CLEVELAND — While the green building market transformation is focused on numerous cases or arguments to build green, according to the recently published Opening the Door to Green Building market study, the most impactful and effective cases being made are that of energy efficiency and its effect on overhead cost.
The final report of the Opening the Door to Green Building market and communications study is the result of a joint undertaken by Sustainable Rhythm, a Cleveland-based market research and consulting firm, and the Northeast Ohio Chapter of the United States Green Building Council.
This analysis, one of the first of its kind, engaged multiple perspectives in the building industry (200 participants including owners, facility managers, real estate organizations, service firms, contractors and product companies) to examine issues of the overall market, the perception of the financial investment, the role of certifications, and finally, how the benefits of green building are being communicated among building design and construction professionals.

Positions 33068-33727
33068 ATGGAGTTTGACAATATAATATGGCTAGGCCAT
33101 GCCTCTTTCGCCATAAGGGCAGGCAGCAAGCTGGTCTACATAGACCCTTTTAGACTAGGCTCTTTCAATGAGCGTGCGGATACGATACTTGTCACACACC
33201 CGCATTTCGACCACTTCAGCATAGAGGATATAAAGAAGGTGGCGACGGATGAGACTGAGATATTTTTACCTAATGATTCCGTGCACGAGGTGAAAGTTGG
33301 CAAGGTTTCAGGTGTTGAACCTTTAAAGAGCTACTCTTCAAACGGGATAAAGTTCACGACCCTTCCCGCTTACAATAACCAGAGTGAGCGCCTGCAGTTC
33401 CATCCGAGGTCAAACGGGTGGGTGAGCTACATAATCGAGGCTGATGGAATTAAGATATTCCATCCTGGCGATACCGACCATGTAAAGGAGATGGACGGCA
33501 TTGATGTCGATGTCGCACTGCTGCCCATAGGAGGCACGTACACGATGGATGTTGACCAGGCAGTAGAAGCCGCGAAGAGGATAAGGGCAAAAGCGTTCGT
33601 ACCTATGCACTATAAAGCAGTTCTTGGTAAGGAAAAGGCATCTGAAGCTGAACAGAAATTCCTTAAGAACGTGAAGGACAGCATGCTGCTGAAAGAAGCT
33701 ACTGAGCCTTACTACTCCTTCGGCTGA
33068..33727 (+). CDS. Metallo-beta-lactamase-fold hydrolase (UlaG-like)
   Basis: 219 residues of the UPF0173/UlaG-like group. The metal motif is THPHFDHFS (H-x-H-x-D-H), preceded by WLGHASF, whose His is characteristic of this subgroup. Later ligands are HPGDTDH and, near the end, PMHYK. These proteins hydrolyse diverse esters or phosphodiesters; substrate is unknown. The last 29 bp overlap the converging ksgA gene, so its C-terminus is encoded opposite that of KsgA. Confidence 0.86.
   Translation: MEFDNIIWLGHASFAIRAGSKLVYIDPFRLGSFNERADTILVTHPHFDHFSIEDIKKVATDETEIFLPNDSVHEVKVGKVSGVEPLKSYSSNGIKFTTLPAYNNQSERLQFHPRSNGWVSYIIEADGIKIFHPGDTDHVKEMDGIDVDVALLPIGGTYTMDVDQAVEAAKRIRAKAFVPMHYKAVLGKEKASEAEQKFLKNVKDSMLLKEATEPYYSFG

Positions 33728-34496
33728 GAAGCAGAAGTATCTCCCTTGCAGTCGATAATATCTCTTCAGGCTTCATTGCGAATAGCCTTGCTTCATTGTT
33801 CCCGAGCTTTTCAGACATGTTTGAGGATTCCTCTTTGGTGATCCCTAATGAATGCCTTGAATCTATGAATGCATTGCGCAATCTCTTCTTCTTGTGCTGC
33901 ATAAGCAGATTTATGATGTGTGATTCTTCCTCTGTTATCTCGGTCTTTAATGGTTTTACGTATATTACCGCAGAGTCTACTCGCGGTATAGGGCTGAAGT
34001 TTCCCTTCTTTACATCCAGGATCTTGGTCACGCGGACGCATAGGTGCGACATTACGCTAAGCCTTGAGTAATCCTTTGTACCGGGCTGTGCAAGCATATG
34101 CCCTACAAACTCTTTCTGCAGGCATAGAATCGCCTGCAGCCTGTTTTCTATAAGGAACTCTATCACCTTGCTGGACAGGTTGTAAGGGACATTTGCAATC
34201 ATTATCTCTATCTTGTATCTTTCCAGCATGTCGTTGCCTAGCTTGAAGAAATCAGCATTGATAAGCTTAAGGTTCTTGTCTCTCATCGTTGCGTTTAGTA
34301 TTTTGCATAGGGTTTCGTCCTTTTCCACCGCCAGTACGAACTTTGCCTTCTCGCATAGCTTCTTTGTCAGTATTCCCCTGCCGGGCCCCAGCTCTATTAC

Other key findings include:
• The perception of cost implications remains a difficult one for the market to address. While new studies and data are becoming available that illustrate negligible or no premiums to build green, this message is not being communicated effectively. Sixty-two percent of respondents indicated that there is a significant premium to build green with 46 percent of that group believing the premium is above 10 percent.
• An additional impediment to market growth is the landscape of green building certifications and accreditations. Only 21 percent of all respondents indicated an understanding of the current certification and accreditation options in the market place. This is particularly pronounced with participants in the single family housing market, with 42 percent indicated “highly confusing or “rarely understandable.”
• Standards and certifications are impacting the product market though; the study indicates that over 40 percent of respondents believe certifications are relevant to their product purchasing process.
• The buyers within the market also indicated that they require less “greening” of the messages and marketing strategies and more emphasis on actual performance and cost implications — both immediate and long term.